From Wikipedia, the free encyclopedia
Jump to navigation Jump to search

Virkon is a multi-purpose disinfectant. It contains oxone (potassium peroxymonosulfate), sodium dodecylbenzenesulfonate, sulfamic acid, and inorganic buffers. It is typically used for cleaning up hazardous spills, disinfecting surfaces and soaking equipment. The solution is used in many areas, including hospitals, laboratories, nursing homes, funeral homes, dental and veterinary facilities, and anywhere else where control of pathogens is required.[1]

Virkon has a wide spectrum of activity against viruses, some fungi, and bacteria.[2] However, it is less effective against spores and fungi than some alternative disinfectants.[3]


  1. ^ Antec International (2003). Virkon Broad Spectrum Disinfectant (EPA Label). "Archived copy" (PDF). Archived from the original on September 28, 2007. Retrieved November 22, 2006.CS1 maint: Archived copy as title (link) CS1 maint: BOT: original-url status unknown (link)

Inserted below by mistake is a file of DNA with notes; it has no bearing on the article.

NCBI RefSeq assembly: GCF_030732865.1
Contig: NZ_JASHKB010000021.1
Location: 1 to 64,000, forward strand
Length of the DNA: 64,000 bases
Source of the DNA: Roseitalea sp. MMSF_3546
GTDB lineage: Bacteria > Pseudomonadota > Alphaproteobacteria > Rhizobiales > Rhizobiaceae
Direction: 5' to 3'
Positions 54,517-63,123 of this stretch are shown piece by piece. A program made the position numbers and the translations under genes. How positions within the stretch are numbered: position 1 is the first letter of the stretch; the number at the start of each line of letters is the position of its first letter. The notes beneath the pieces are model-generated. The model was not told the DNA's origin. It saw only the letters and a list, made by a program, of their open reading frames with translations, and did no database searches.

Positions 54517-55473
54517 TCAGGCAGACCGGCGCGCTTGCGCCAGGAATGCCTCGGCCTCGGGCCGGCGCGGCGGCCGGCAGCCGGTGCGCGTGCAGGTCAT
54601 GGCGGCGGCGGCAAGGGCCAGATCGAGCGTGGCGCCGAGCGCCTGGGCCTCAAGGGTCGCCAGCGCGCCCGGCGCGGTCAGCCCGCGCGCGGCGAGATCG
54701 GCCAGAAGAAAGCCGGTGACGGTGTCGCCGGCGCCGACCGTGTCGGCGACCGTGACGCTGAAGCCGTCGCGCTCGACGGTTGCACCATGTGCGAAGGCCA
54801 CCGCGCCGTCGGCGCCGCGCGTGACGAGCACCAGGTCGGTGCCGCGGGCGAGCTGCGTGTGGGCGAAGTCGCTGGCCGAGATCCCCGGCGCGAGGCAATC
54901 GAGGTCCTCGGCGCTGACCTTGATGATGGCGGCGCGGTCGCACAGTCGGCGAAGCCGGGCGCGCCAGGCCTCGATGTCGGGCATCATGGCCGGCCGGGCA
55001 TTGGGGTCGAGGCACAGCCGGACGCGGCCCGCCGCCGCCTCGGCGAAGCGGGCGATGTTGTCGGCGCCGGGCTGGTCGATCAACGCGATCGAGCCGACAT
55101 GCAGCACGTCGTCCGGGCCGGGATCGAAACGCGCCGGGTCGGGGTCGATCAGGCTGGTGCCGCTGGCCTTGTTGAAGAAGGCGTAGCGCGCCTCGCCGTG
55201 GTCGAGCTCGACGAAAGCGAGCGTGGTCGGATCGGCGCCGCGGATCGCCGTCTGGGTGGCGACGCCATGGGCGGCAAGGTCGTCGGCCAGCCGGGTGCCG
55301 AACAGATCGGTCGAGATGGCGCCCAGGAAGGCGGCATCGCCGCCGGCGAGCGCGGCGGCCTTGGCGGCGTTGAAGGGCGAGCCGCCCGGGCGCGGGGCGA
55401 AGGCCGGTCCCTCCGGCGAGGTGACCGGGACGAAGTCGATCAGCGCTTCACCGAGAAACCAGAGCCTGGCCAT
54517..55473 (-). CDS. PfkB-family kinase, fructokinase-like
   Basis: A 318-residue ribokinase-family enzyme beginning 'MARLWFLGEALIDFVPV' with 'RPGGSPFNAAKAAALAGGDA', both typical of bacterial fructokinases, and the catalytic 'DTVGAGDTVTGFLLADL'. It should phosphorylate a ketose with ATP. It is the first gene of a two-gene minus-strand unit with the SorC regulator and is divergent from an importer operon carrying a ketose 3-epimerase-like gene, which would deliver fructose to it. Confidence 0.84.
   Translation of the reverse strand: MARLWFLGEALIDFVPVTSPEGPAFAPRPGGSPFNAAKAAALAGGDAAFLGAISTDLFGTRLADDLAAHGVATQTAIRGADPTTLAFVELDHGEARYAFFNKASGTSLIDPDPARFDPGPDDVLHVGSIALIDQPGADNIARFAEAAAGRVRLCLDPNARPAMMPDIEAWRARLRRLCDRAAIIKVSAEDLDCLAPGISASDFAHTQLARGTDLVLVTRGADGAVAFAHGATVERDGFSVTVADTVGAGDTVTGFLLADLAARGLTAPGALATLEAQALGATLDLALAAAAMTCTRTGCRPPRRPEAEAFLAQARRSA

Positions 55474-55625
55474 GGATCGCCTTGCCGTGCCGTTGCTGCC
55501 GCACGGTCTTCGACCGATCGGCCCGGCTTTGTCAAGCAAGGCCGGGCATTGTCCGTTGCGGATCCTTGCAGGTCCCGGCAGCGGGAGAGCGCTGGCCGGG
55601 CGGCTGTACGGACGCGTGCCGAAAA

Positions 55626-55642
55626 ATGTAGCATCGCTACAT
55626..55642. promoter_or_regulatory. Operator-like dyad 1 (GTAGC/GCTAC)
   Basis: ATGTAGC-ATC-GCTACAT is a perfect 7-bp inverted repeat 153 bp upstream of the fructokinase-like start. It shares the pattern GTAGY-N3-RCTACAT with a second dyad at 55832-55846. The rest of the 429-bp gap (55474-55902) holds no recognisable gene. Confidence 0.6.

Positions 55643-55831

2. ^ Gasparini, R.; T. Pozzi; R. Magnelli; D. Fatighenti; E. Giotti; G. Poliseno; M. Pratelli; R. Severini; P. Bonanni; L. De Feo (1995-04-01). "Evaluation of in vitro efficacy of the disinfectant Virkon". European Journal of Epidemiology. 11 (2): 193–197. doi:10.1007/BF01719487. PMID 7672075.
  3. ^ Hernndez, A.; E. Martró; L. Matas; M. Martín; V. Ausina (November 2000). "Assessment of in-vitro efficacy of 1% Virkon against bacteria, fungi, viruses and spores by means of AFNOR guidelines". Journal of Hospital Infection. 46 (3): 203–209. doi:10.1053/jhin.2000.0818. ISSN 0195-6701. PMID 11073729.

External links[edit]